In Section 28-8 we saw that if we suddenly introduce an emf’l!; into a single-loop circuit containing a resistor R and a capacitor C, the charge on the capacitor does not build up immediately to its final equilibrium value C’l!; but approaches it in an exponential fashion:
The rate at which the charge builds up is determined by the capacitive time constant “c,
If we suddenly remove the emf from this same circuit, the charge does not immediately fall to zero but approaches zero in an exponential fashion
The time constant TC describes the fall of the charge as well as its rise. An analogous slowing of the rise (or fall) of the current occurs if we introduce an emf ~ into (or remove it from) a single-loop circuit containing a resistor Rwandan inductor L. When the switch S in is closed on a, for example, the current in the resistor starts to rise. If the inductor were not present, the current would rise rapidly to a steady value ‘l!;IR. Because of the inductor, however, a elfinduced mf ‘l!;L appears in the circuit; from Lenzs law. this emf opposes the rise of the current, which means that it opposes the battery emf ‘l!; in polarity. Thus, the current in the resistor responds to the difference between two emfs. a constant one ‘l!; due to the battery and a variable one ‘f!:L (= -L dildt; due to self-induction. Aslong as ‘€L is present, the current in the resistor will be less than <&IR. As time goes on, the rate at which the current increases becomes less rapid and the magnitude of the self-induced emf, which is proportional to dilute, becomes smaller. Thus, the current in the circuit approaches ‘l!;IR asymptotically. We can generalize these results as follows:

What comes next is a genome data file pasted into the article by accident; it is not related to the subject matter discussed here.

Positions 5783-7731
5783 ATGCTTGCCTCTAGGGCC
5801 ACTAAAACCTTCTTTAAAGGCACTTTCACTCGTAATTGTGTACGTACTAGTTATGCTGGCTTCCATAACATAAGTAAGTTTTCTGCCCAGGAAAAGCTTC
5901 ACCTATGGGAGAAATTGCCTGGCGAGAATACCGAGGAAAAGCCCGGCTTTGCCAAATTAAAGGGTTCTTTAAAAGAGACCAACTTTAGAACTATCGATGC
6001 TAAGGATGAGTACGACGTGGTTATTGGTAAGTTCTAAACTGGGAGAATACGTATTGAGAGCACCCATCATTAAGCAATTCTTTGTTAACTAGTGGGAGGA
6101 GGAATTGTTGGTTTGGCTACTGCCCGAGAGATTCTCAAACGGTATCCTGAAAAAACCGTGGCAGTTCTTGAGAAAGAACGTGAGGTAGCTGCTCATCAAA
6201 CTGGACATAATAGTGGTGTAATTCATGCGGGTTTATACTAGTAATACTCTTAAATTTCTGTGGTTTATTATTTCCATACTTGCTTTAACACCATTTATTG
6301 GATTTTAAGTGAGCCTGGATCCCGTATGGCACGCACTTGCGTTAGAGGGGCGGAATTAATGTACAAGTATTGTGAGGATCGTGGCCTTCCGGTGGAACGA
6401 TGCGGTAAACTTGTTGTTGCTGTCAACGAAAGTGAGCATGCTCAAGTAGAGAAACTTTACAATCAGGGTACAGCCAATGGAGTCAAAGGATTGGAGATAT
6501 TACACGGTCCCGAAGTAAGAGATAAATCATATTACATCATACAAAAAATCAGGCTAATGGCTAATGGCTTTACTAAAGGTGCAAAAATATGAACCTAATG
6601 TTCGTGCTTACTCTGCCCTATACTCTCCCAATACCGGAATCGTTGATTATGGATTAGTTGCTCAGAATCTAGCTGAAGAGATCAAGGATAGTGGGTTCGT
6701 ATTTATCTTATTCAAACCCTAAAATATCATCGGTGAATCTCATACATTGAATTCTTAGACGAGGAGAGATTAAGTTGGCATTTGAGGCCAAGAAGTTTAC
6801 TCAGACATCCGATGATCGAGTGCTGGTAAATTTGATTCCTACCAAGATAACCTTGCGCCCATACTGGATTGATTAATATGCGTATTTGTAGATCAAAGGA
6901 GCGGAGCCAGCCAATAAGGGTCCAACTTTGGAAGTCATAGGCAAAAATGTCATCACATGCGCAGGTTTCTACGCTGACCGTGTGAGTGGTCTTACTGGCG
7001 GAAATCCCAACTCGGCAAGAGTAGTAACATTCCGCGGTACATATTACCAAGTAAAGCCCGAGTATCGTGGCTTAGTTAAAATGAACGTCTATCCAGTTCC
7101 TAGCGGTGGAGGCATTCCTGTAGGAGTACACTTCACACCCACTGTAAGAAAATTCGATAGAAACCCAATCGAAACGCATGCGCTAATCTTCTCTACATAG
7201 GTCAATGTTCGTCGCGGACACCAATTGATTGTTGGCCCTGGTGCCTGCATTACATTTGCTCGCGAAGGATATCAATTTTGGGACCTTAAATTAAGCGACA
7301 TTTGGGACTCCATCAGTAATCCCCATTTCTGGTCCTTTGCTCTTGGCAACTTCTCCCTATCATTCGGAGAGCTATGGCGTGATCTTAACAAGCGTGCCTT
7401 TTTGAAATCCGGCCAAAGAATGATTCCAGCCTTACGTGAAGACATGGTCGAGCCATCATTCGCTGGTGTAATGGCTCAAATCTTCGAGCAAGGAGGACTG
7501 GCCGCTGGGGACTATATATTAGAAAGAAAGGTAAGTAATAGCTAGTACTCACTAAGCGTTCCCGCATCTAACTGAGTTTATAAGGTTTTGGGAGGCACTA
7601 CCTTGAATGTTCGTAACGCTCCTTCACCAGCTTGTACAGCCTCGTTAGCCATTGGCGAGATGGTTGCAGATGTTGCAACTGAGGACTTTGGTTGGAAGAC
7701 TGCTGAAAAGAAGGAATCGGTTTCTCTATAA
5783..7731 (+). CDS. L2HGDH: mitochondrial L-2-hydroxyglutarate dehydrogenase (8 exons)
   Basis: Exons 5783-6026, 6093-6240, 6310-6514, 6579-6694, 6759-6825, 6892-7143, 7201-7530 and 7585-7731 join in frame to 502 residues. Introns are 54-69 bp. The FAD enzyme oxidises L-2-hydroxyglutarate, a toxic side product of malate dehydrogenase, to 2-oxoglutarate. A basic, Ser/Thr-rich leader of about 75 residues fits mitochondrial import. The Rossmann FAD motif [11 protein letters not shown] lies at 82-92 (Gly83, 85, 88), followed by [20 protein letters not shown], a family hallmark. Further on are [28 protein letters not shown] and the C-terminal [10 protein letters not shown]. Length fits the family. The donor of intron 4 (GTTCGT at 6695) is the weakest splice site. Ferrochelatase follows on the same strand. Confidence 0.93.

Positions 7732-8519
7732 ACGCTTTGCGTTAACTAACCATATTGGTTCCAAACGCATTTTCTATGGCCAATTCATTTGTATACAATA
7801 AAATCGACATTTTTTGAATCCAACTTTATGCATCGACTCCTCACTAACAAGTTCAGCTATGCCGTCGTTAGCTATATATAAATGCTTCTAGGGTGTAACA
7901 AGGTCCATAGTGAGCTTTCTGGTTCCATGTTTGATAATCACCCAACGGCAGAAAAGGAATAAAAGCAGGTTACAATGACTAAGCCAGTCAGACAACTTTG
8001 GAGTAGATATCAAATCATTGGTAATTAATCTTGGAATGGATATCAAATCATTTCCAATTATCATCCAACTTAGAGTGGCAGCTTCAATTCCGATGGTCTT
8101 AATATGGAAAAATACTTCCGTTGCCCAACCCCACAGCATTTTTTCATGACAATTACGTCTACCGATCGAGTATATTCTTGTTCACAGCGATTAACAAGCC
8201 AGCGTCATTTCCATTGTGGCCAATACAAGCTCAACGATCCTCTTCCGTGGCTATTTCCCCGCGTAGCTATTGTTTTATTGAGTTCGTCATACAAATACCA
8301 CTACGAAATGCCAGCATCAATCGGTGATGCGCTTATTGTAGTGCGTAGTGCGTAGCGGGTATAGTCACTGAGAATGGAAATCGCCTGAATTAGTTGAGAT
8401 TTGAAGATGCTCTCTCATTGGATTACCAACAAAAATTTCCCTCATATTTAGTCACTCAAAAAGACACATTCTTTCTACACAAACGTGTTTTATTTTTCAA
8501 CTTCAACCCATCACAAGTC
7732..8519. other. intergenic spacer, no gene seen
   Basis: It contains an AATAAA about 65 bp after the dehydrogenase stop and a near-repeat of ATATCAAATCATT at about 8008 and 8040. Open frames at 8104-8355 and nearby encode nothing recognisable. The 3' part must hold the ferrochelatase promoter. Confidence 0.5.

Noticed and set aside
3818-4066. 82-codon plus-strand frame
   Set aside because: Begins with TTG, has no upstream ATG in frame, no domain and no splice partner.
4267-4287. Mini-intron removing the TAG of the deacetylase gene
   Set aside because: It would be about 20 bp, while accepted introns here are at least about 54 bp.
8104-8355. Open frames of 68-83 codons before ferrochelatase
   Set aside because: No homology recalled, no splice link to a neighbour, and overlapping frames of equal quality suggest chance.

~ Initially, an inductor acts to oppose changes in the current through it. A long time later, it acts like ordinary connecting wire. Now let us analyze the situation quantitatively. With the switch S in Fig. 31-17thrown to a, the circuit is equivalent to that of Fig. 31-18. Let us apply the loop rule. starting at point x in this figure and moving clockwise around the loop along with c urrent i.1. Resistor. Because we move through the resistor in the direction of current i, the electric potential decreases by iR. Thus, as we move from point x to point y, we encounter a potential change of -iR. . Inductor. Because current i is changing. there is a .self-induced emf <&L’ in the inductor. The magnitude of <&L is given by Eq. 31-37 as L dildt. The direction of ‘€,L is upward in Fig. 31-18 because current i is downward through the inductor and increasing. Thus, as we move from point y to point :, opposite the direction
of ‘l!;L’ we encounter a potential change of – L dildt, 3. Battery. As we move from point: back to starting point x, we encounter a potential change of +’€, due to the battery’s emf.